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Cliché Layer or The Art of Small Talk

Cliché Layer is by far the most disrespected layer of the neurotic personality. It is so disrespected that Fritz Perls would call it the “chicken shit layer”. And as Gestalt therapists, we tend to turn our collective noses up when it comes to “chit chat”. But, it has recently occurred to me that people who are not conversant with clliche layer interaction are handicapped living in our culture.

Many of my patients – even those who I’ve been seeing for years, and who have done deep, moving work with me – come into my office every week asking “how’s everything?” or “how was your week?” or some such question. Usually, I respond by saying “fine”; sometimes I ask if they really want to know, or remark that a week is a lot of time to summarize. But they’re not really asking me how I am – they’re saying hello. And they’re conveying a sense of friendliness and interest in our relationship.

Seemingly meaningless communications can convey a sense of good will, while not revealing or requiring much transparency. An ability to engage on that level allows some sense of safety and interest to germinate, and can signal some openness to further contact and communication. Even for those of us who are interested in self-reflection, and in intimate communication, many of our contexts do not support or allow this. Working in a collegial setting, for example, usually does not allow for intimate inquiry or unburdening self-revelation. And yet, if there is only communication about the task at hand, there will likely be an atmosphere of detachment, and a diminished sense of investment in the work or in the collaboration. Small talk tends to grease the wheels, whether it’s “did you see Brady’s pass to the endzone with no time left on the clock?”, or “what a great color for you”, or “did you have a good weekend?” We’re less interested in the answer (we probably don’t want a recitation of what our co-worker did on the weekend – “great” is the desired answer) than in fostering an atmosphere of friendliness. In some contexts, that’s as far as it goes, and may be as far as we want it to go. We have established a sense of cooperation and good will, which will make our day more pleasant and our access to collaboration more fluid.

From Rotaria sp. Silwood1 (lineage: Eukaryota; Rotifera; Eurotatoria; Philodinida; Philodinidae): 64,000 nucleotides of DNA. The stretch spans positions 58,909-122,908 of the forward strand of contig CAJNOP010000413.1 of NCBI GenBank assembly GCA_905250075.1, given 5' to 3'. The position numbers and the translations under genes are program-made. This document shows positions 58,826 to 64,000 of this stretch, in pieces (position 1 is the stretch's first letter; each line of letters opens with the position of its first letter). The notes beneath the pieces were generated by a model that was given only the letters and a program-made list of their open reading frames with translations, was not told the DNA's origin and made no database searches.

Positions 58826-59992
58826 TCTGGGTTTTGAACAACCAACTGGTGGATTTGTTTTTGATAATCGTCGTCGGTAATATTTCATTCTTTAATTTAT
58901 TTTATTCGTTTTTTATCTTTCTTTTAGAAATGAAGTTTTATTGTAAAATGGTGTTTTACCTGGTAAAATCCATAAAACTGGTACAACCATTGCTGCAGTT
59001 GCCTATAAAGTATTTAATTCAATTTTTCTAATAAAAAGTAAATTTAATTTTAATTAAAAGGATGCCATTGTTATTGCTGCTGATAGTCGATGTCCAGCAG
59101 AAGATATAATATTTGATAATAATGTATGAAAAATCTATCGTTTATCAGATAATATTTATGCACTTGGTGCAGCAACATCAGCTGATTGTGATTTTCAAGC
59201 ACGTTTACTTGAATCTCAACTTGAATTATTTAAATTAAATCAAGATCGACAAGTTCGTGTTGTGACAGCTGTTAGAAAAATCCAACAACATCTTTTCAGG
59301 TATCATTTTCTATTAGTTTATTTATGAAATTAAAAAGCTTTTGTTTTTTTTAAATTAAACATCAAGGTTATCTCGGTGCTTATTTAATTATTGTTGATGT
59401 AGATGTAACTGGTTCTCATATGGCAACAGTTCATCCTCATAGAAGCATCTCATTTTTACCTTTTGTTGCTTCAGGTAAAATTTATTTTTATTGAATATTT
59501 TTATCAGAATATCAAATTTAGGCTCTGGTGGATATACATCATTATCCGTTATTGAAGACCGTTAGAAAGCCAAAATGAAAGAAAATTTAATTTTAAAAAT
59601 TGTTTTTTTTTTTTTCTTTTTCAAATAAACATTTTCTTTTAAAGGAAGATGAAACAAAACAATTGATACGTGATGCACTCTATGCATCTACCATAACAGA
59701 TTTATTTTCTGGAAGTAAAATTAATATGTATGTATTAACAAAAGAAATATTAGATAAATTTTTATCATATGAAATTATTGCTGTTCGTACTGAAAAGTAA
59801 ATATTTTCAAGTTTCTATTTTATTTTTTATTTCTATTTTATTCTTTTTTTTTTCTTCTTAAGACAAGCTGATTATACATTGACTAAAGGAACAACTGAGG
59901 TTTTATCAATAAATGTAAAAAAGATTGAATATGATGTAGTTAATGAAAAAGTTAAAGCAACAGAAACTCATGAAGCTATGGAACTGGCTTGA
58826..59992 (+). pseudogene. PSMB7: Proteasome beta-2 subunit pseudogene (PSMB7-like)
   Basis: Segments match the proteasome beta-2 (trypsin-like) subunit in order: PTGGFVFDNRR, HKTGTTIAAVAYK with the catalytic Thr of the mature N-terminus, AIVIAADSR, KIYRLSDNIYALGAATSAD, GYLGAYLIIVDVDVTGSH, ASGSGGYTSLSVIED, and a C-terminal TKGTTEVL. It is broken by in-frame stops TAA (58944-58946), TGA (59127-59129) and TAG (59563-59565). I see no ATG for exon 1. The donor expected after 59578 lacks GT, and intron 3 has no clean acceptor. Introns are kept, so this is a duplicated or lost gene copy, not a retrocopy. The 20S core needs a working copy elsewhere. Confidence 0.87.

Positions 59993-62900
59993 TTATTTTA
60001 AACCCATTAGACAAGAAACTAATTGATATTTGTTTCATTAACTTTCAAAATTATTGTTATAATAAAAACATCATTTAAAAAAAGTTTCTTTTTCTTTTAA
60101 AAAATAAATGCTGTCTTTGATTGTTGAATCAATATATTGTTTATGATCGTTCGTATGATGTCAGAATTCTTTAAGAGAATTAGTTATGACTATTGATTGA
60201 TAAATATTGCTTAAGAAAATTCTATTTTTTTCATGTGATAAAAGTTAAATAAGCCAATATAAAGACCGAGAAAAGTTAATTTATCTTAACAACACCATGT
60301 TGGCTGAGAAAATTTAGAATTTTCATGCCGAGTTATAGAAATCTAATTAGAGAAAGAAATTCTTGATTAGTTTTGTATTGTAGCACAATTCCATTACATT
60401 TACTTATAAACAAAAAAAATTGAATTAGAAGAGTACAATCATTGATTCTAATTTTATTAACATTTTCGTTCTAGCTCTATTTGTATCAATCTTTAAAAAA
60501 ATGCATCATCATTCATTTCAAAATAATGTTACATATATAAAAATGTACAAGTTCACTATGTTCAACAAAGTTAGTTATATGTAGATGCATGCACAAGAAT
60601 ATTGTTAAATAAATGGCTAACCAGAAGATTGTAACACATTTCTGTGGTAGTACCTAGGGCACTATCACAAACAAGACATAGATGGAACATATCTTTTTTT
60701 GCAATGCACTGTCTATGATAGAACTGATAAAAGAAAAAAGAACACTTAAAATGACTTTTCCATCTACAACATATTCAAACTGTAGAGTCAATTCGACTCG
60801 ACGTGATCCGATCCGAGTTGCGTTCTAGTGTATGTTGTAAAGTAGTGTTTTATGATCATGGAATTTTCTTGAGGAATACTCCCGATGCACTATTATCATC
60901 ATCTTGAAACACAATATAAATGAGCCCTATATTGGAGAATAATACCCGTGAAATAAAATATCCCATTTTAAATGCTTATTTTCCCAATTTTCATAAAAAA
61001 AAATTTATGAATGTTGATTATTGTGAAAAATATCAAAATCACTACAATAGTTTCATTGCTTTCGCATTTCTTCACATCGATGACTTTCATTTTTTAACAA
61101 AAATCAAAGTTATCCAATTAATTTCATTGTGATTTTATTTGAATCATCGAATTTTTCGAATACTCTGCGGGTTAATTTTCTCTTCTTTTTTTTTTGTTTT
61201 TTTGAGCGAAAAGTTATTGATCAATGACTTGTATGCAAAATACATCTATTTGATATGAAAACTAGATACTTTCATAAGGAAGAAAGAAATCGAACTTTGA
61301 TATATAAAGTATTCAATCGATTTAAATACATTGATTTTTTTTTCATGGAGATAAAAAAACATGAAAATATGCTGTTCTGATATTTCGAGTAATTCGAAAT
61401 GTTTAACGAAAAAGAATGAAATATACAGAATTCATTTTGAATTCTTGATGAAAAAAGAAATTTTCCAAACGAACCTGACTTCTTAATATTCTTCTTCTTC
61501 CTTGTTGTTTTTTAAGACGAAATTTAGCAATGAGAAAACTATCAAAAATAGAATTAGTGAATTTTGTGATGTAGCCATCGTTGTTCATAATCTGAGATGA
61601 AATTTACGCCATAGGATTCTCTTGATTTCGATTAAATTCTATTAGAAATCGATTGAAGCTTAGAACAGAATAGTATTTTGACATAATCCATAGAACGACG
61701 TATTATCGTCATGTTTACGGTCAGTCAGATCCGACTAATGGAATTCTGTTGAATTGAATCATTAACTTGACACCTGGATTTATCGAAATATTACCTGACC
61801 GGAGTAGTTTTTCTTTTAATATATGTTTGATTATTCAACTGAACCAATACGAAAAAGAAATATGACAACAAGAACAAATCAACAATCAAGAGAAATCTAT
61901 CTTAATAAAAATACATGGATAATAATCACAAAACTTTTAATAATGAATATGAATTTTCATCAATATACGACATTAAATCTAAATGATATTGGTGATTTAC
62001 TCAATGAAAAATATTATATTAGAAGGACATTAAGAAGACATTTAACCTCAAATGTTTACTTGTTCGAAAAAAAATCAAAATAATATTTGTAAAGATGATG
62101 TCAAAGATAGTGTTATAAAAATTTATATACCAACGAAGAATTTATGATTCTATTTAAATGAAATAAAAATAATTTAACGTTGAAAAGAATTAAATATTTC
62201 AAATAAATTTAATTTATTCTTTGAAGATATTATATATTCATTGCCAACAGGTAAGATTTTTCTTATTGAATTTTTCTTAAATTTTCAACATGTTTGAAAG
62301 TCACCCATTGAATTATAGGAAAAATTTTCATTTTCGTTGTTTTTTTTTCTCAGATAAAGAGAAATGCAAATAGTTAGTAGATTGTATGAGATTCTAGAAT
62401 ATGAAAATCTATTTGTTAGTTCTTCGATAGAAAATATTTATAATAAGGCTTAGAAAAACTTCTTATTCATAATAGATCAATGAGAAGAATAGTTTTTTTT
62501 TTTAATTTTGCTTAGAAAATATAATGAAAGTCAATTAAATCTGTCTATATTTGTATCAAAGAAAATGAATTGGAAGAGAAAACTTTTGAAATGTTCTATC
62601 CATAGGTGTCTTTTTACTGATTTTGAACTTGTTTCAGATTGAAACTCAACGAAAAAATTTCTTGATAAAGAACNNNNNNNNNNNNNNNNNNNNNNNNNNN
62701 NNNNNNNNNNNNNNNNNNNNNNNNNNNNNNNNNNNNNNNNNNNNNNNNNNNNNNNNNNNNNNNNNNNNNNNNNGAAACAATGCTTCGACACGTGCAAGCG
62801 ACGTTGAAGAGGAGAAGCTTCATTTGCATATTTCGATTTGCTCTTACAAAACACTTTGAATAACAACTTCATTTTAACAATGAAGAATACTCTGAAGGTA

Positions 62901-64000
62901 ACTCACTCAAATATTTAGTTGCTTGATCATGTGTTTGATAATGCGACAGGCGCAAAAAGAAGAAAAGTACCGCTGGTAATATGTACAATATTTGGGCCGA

Cliché layer interaction may also lead to deeper contact. If there is a sense of openness on both parts, as well as an interest in more “connection”, conversation that is more personal can develop, and more shared activities/experience can evolve. It is unlikely in almost any setting that personal conversations can emerge without first laying the ground of the initial transitional small talk. This may be one reason why so many of my patients tell me of the awkwardness of meeting people to date on line. While there is a great supply of possible connections, and there are pictures and bios available, along with stated life goals and values, there is a sense of disconnectedness that many people report. The ordinary process of feeling attraction, establishing contact – often regarding non-consequential topics, while “feeling out” the other’s receptivity and interest, can heighten excitement while laying the ground for further contact.

But, unfortunately, there are many people who establish and maintain personal relationships without utilizing Cliché layer as a testing out and a transition, but as the limits of communication. In this experience, excitement is deadened, uncertainty is eliminated, and safety and predictability is held as a premium. The vitality of living life is sacrificed.